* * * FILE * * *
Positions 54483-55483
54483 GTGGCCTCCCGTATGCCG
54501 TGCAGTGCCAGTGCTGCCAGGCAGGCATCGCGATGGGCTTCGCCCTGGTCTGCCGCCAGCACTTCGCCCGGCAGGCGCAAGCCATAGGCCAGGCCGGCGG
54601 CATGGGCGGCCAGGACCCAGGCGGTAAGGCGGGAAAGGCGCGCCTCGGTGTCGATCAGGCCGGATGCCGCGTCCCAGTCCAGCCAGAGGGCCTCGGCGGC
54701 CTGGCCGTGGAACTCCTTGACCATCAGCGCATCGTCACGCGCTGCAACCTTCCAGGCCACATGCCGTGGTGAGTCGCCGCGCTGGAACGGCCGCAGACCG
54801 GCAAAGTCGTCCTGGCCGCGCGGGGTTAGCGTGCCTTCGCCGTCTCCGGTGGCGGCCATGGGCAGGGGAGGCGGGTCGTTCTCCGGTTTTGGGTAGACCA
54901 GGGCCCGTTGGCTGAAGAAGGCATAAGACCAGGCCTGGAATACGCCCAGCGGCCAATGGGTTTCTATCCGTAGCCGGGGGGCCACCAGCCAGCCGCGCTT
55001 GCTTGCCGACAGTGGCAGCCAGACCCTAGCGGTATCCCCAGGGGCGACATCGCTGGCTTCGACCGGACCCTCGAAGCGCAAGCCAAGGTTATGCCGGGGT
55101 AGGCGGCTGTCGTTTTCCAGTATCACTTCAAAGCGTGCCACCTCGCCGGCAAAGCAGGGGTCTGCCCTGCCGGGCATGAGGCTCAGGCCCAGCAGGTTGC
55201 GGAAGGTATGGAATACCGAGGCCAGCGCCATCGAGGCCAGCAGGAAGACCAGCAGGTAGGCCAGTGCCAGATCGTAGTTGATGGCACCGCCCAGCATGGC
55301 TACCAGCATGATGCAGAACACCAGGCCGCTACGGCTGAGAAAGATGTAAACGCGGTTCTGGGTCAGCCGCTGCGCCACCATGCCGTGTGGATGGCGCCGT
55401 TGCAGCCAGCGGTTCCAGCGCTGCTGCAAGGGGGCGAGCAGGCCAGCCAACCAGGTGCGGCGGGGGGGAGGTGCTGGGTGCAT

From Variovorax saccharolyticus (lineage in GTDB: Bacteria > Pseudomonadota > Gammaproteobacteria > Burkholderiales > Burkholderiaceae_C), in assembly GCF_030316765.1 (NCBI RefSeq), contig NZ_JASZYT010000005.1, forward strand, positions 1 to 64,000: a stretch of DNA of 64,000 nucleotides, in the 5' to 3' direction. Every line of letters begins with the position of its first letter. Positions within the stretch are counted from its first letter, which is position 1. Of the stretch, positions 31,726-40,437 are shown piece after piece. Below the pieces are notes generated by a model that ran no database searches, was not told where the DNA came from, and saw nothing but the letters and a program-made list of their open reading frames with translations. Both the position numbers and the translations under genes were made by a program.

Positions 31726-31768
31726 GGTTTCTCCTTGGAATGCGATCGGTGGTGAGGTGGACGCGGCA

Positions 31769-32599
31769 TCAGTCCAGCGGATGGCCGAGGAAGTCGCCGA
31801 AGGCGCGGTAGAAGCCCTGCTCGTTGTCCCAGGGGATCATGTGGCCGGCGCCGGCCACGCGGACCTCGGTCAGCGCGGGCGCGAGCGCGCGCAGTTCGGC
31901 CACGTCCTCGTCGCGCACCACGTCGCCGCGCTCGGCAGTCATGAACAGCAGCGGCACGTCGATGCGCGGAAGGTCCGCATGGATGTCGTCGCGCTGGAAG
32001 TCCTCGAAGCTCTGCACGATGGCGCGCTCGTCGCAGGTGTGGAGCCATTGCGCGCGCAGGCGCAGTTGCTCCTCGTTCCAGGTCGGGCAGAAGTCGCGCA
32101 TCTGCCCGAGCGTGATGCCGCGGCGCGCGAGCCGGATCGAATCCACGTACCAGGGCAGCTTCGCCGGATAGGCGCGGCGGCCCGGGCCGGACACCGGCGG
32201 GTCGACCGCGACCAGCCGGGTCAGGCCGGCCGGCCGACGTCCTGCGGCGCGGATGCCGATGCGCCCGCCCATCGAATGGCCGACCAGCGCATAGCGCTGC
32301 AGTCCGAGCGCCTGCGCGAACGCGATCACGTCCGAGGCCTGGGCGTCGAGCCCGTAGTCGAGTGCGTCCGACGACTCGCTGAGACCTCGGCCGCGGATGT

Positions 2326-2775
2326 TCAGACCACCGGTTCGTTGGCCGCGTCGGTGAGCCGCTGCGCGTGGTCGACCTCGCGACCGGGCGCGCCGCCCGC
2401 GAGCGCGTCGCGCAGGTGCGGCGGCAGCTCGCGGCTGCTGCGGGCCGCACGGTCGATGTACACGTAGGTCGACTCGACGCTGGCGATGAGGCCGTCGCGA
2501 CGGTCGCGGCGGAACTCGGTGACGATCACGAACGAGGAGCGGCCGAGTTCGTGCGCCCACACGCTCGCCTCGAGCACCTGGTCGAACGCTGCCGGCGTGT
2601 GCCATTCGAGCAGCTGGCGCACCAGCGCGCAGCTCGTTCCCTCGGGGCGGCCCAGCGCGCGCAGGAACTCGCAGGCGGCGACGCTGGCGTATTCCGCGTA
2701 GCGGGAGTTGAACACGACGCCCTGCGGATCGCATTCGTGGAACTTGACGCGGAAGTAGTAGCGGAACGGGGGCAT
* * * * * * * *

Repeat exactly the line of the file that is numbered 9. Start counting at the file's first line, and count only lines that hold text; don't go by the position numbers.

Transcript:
55101 AGGCGGCTGTCGTTTTCCAGTATCACTTCAAAGCGTGCCACCTCGCCGGCAAAGCAGGGGTCTGCCCTGCCGGGCATGAGGCTCAGGCCCAGCAGGTTGC